# Generalized Extreme Value Statistics, Physical Scaling and Forecasts of Oil Production in the Bakken Shale

^{*}

## Abstract

**:**

## 1. Introduction

**8**billion barrels in total.

**regions**in which reservoir quality is similar, see Figure 1. In each region, we identify well

**classes**by different completion technologies. Finally, a well class in a region constitutes a well

**sample**. We ensure that oil production from all wells in each sample is statistically uniform, that is, has a unimodal distribution. For each well sample, we then identify well

**cohorts**with

**at least**$1,2,\cdots $ years on production. In general, well cohorts contain different sets of wells that satisfy the minimum time on production required for each cohort. It turns out that each cohort of wells is superbly characterized by its unique Generalized Extreme Value (GEV) distribution (see Appendix A) of annualized well rates or cumulative well production. Different cohorts in the same sample have different GEV distributions, each with its unique expected value, median and mode. Here we choose the somewhat better GEV fits of the production rate distributions. Each GEV distribution is statistically superior to the corresponding log-normal distribution at the 95% confidence level. When we plot the expected values of the GEV distributions of all wells cohorts in a sample versus elapsed time of production, we obtain this sample’s average ${P}_{50}$ statistical well prototype that is purely field data-driven.

## 2. Results

- Divide all 14,678 horizontal oil wells in the Bakken shale into 12 samples in which oil production is statistically uniform;
- Fit a generalized extreme value distribution to all wells in every sample and obtain 12 stable mean ${P}_{50}$ well prototypes;
- Fit the physics-based scaling curves to every statistical well prototype and extend these prototypes smoothly to 30 years on production;
- Replace oil production from all existing wells with the 12 extended well prototypes and obtain a ‘base’ forecast;
- Calculate the infill potential for each of the 12 regions in the Bakken; and
- Create the plausible infill drilling schedules and forecast total field oil production rate up to the year 2050.

#### 2.1. Design of Well Regions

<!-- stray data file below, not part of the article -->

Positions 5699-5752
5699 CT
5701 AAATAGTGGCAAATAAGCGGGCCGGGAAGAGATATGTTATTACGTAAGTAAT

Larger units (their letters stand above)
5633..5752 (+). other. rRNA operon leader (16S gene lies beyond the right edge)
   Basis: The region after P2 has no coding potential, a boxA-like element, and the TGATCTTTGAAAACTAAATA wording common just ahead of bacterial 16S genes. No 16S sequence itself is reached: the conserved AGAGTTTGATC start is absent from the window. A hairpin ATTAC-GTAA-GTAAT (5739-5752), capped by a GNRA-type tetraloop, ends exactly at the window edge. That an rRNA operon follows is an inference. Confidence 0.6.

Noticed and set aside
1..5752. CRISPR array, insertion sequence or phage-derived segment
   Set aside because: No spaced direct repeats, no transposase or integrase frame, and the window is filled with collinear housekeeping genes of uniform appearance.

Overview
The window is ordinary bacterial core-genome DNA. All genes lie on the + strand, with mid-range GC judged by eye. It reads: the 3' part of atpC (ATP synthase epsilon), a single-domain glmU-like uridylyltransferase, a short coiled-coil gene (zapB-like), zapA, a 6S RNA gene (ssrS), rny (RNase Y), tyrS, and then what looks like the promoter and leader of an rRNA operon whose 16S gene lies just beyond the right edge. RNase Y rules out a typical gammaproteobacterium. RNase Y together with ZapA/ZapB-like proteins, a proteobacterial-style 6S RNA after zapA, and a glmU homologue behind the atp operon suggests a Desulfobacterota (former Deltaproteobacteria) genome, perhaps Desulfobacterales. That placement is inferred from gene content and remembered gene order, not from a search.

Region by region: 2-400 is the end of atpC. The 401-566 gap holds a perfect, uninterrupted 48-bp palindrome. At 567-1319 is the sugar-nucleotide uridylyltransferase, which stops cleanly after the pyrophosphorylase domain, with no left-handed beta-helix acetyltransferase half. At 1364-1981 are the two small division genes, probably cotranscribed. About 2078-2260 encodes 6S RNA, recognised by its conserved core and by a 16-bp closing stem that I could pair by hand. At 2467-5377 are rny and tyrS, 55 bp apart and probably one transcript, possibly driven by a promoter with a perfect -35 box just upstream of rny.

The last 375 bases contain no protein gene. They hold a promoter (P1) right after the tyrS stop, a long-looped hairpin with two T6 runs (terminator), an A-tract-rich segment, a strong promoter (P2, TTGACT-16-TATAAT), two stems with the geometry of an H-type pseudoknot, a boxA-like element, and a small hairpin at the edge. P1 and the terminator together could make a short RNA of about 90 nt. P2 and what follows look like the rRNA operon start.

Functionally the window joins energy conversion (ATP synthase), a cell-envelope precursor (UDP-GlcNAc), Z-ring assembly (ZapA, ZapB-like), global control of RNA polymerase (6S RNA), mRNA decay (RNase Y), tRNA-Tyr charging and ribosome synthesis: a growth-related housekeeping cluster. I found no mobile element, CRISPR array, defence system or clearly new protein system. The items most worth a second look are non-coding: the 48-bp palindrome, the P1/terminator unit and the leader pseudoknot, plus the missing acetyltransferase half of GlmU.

#### 2.2. Statistical Well Prototypes

#### 2.3. Physical Scaling Fits

#### 2.4. Base or ‘Do Nothing’ Forecasts

#### 2.5. Infill Potentials

#### 2.6. Future Drilling Scenarios and Infill Forecasts

## 3. Discussion

## 4. Materials and Methods

- Define play regions in which oil production is statistically uniform. In each region, follow the steps below:
- (a)
- Divide all wells in a play into $i=1,2,\cdots ,n$ well groups, where n is the number of reservoirs. In the Bakken play, for example, there are two main reservoirs. Thus, at this step, we identify two groups of wells,

and $n=2$ in the Bakken shale.**Well Sample****Reservoir****Sample Size**1 Middle Bakken 9860 2 Three Forks 4818 - (b)
- Further subdivide each of these well groups into ${j}_{i}$, $i=1,2,\cdots ,n$, areas with different reservoir qualities. For example, in the Bakken play, the center of the basin has the thickest oil-prolific layer and hence the highest oil production [3,22,28,29,30]. Thus, we have delineated an area at the center of the basin (with maximum oil rate >750 bopd) as core area and the rest as $noncore$ area, see Figure 2 for more details. At this step, we have four well groups that fall into four distinct, static play regions,

In Bakken, ${j}_{1}=2$ and ${j}_{2}=2$, that is, there are two reservoir qualities (core and noncore) for each of the reservoirs (Middle Bakken and Three Forks).**Reservoir****Region****Sample Size**1 Middle Bakken core 5732 2 Middle Bakken noncore 4128 3 Three Forks core 2672 4 Three Forks noncore 2146 - (c)
- Subdivide wells in each of the four regions (two reservoirs × two reservoir qualities each) by time interval classes that encompass significant changes in well completion technology. In the Bakken play, for instance, the newly completed wells have longer lateral lengths, bigger hydraulic fractures and more fracture stages [22,31,32,33,34]. Thus, we classify the wells in each of the four regions by three completion date intervals: [2000–2012], [2013–2016] and [2017–2019]. In the end, we have divided all 14,678 horizontal wells in the Bakken into 12 well groups (4 regions × 3 completion date classes) listed in Table 1. In Bakken, each of the 4 play regions has 3 completion classes, finally yielding 12 static well samples.